Christian Influences in the Anglo-Saxon Epic Poem of Beowulf By J.E. Pellemans V iewed by many as thoroughly pagan, the story of Beowulf, in actuality, shows a multitude of aspects typically associated with Christianity. Many present-day scholars are now in agreement that the poem may have been composed more than twelve hundred years ago, in the first half of the eighth century, although some would place it as late as the tenth century.1 Bearing that in mind, we can at least carefully assert that either the nameless author must have been a Christian or that some of the work’s interpolators were. But if Christian elements are present in the poem, were they a conscious effort of the author? First of all, let us discuss the elements in Beowulf that fairly explicitly seem to give an indication of a Christianoriented view.
Beowulf, an English poem set in Denmark and Geatland, was written in about 1000 AD, and is the oldest surviving piece of literature written in Old English. Although it was written by a Christian author, the 500 AD setting depicted a time when the values of Christianity began to mix with the much older polytheistic views of Paganism. The poem’s fusion of Christian kindness and Germanic Code brutality created a protagonist, Beowulf, who was morally ambiguous. Beowulf acknowledged God’s role in his strengths and in his life, but he claimed that fate assisted him in his greatest victories. He embraced the Pagan value of making a name for himself and creating his own legacy, which is the opposite of what Christians are taught to do.
The Anglo-Saxon time period, also known as the “Dark Ages” fostered radically different pagan ideals and themes than we see in our modern day society. The story of Beowulf, set around 500 A.D., takes place in Denmark and Geatland (a region in what is now southern Sweden), and works to combine its pagan ideals along with ideals that many of us believe in today, such as Christianity. “Beowulf” is a renowned story that blends both the Anglo-Saxon beliefs of honor and glory along with Christian beliefs, and also manages to teach Christian principles such as being humble and sacrificing yourself for others to even its own pagan believing society. Upon hearing of the horrific dragon attacking his people, Beowulf had absolutely no qualms about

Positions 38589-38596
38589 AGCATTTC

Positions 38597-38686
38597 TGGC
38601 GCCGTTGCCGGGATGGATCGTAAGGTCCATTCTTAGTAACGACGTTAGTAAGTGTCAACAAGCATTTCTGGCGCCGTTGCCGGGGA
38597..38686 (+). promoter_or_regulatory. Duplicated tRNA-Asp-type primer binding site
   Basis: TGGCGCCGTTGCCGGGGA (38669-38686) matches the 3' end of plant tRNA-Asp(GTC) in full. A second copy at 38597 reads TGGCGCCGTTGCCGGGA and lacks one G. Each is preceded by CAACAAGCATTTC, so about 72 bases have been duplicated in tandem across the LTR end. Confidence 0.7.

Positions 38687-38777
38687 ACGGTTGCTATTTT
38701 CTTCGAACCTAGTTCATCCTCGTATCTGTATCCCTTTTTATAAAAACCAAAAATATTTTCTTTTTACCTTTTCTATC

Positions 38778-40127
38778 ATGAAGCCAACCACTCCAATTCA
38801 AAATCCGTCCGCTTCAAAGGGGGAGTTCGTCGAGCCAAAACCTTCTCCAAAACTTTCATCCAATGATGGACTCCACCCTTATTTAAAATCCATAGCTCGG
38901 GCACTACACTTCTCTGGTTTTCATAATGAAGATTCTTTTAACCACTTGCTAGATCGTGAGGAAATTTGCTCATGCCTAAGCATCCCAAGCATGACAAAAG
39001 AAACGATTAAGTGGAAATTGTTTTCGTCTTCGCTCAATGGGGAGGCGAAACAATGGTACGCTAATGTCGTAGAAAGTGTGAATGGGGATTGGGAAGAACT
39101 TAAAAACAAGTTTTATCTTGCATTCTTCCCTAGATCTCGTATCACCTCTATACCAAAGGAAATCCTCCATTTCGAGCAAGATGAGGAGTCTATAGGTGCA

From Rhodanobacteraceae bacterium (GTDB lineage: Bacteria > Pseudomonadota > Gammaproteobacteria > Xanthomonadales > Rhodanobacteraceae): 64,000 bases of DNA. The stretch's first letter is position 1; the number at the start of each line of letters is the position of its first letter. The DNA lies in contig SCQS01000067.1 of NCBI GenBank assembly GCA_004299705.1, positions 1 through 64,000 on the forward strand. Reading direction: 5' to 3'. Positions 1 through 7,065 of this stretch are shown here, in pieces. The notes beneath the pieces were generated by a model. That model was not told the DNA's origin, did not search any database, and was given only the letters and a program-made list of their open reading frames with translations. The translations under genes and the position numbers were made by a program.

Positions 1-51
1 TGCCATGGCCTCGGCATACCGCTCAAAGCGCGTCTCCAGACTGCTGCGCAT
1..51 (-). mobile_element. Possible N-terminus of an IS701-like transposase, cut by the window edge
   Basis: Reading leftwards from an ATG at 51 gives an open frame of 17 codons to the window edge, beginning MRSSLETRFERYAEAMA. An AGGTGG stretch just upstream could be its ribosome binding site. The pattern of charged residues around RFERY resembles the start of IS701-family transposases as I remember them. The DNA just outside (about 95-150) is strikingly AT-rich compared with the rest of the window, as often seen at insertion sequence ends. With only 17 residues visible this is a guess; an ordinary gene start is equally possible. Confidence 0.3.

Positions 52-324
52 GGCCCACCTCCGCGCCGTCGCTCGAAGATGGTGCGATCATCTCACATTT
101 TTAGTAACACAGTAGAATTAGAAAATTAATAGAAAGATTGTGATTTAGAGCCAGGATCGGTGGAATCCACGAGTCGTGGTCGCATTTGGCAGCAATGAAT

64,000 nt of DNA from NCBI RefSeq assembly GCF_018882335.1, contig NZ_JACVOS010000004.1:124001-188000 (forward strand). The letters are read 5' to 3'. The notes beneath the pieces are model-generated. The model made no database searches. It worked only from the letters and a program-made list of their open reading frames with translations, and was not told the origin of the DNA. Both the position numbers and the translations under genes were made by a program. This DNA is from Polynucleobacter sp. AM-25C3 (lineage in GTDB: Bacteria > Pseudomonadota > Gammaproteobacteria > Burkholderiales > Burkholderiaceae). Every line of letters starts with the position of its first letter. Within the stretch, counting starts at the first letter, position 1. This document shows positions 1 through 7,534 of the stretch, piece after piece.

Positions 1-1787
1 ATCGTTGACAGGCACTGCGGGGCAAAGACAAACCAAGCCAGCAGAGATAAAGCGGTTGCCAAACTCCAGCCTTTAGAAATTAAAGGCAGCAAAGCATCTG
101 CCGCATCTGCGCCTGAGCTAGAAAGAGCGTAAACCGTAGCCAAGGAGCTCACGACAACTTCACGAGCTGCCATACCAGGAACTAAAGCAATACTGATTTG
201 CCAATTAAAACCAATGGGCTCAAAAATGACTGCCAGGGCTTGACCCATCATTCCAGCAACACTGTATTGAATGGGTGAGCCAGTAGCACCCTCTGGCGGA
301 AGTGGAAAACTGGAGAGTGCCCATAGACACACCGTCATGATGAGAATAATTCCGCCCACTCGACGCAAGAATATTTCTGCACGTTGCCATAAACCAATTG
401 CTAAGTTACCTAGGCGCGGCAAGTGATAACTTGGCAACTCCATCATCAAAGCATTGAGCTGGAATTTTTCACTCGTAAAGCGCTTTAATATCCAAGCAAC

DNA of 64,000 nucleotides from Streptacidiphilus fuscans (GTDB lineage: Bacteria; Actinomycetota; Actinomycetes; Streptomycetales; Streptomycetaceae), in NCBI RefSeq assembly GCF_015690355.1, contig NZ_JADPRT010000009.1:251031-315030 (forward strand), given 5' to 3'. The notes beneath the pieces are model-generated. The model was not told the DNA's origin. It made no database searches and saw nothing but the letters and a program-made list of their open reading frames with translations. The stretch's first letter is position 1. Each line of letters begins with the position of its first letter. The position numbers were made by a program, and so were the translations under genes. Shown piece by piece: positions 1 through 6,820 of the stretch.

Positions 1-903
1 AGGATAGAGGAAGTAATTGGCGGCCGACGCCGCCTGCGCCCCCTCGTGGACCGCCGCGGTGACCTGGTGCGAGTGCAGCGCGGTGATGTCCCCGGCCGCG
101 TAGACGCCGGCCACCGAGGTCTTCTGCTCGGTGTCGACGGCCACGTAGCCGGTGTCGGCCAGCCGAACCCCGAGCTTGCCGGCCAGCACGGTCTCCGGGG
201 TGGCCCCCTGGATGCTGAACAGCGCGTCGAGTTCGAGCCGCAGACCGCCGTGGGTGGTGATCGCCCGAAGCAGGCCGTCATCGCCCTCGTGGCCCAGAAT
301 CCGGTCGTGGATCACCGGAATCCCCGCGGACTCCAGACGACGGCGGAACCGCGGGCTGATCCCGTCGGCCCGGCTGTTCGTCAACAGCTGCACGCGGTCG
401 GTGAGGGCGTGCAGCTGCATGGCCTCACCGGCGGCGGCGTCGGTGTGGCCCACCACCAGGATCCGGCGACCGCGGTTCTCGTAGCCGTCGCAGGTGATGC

During the early 1500s there were many things that brought about religious change in Eastern Europe because of Martin Luther in Germany and King Henry VIII in England. The motives and the actions of the two were different in that Martin Luther had an intention of bringing about religious change where as King Henry VIII didn’t, having defended the church’s original catholic faith with no tolerance of opposition to it, having caused a reform because of a personal matter. Martin Luther was a German Augustinian friar who questioned not only the practices of the church, but he condemned it for teaching wrongly which ultimately lead to questioning the entire sacramental system of Catholicism in relation to salvation. He wrote and published many pamphlets that elaborated his ideas and denounced what he considered to be false teachings with motives of changing the beliefs of many into what he saw to be the proper things that should be taught and preached by the church. The publication of Luther’s German translation of the New Testament in 1523 democratized religion.
In this instance, fate is looked upon as being cruel towards mankind. It seems as though fate took the liberty to destroy life where ever it saw fit. “Fate swept him away because of his proud need to provoke a feud with the Frisians.”(85) Fate also causes death to keep people out of misery. For example, “Fate swept [them] far way sent [his] whole brave high-born clan to their final doom.” Fate made it so that neither Beowulf nor his army would be able to fight in battle ever again. Many were saddened by this event, but they understood that fate is the reason why things happened in this